The scapulothoracic articulation is a critical component of normal shoulder function. The convex chest wall and concave anterior scapula typically form a congruent articulation that is able to glide smoothly on the interposed muscular and bursal layers. Though uncommon, abnormalities within this articulation can result in pain or mechanical symptoms. These disorders range from mildly symptomatic, intermittent bursitis to recalcitrant crepitus that may result in considerable pain and disability in some circumstances.
Disorders of the scapulothoracic articulation can be characterized based on etiology. When no mechanical symptoms are present, the pain is likely due to an overuse syndrome resulting in symptomatic bursitis. This is frequently seen in young active patients and overhead athletes. By contrast, the presence of mechanical symptoms may indicate the presence of ab- normal bony or soft-tissue morphology within the scapulothoracic articulation. Repeated impingement of these structural irregularities often results in concomitant inflammation, bursitis, and scapular snapping.
Literature supports initial nonoperative management regardless of the etiology of the scapulothoracic pain. It is recognized, however, that bursitis occurring in the absence of an anatomic lesion responds more favorably to nonoperative management than when an anatomic lesion can be identified. When symptoms do not respond to nonsurgical measures or in the presence of structural abnormalities, surgical intervention is often necessary. Open techniques have historically resulted in substantial symptomatic relief. However, release of muscular insertions from the scapula can result in considerable morbidity and may slow rehabilitation.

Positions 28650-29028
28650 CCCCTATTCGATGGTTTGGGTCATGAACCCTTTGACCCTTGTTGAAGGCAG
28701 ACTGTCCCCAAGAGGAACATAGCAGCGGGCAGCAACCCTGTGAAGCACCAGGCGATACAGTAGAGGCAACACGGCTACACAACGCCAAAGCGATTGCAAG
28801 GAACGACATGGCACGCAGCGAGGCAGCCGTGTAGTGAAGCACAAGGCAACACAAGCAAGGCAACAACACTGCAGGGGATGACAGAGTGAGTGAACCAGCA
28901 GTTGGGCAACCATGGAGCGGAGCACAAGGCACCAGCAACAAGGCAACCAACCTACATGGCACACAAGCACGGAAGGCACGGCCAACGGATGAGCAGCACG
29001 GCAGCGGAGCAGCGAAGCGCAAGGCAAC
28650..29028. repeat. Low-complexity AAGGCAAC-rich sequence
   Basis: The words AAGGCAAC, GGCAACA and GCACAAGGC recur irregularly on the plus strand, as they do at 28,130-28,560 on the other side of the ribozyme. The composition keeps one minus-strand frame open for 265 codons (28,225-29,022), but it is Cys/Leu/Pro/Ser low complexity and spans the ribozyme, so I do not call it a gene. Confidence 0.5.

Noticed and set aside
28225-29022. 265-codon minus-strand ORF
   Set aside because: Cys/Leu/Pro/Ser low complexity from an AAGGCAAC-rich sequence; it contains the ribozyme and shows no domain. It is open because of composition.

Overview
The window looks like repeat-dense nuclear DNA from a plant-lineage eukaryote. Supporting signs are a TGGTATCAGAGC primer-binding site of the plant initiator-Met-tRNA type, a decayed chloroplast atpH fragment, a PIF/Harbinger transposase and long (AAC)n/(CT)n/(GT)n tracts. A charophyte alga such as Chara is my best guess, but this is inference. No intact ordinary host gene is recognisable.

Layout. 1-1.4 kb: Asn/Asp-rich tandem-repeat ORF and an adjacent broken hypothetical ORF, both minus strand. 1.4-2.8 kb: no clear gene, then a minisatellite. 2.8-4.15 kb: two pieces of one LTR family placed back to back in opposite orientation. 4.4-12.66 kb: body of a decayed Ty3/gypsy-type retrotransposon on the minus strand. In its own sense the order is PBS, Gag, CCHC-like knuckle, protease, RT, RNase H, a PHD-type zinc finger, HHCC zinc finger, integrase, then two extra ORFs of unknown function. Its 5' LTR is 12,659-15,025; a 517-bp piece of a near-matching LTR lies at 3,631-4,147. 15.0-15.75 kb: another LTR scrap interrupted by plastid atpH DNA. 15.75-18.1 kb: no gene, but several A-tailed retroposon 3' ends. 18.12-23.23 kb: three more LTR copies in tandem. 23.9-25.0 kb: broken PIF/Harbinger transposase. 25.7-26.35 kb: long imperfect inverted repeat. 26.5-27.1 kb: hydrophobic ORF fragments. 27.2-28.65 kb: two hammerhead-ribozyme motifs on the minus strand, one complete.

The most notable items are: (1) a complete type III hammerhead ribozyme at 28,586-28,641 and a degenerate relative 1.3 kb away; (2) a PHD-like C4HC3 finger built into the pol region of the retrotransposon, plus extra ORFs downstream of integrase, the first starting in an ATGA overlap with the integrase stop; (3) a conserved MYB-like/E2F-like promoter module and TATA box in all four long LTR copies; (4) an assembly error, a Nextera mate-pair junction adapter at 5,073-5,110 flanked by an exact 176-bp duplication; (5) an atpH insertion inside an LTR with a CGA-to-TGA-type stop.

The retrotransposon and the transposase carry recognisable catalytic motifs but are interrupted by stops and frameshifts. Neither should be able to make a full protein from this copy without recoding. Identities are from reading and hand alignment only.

Recently, arthroscopic techniques have been developed to minimize surgical morbidity, improve cosmesis, and accelerate rehabilitation. An understanding of the arthroscopic anatomy is critical to avoid the numerous neurovascular structures in this area, yet it is unfamiliar to many surgeons. There are also few clinical reports available to gauge the efficacy of an arthroscopic technique. The purpose of this study was to present the surgical outcomes of a large consecutive series of patients with scapulothoracic bursitis and describe an arthroscopic approach to scapulothoracic bursectomy and partial scapulectomy. It was our hypothesis that arthroscopic scapulothoracic bursectomy and partial scapulectomy would result in improved subjective shoulder outcome scores at a minimum of 2 years’ follow-up.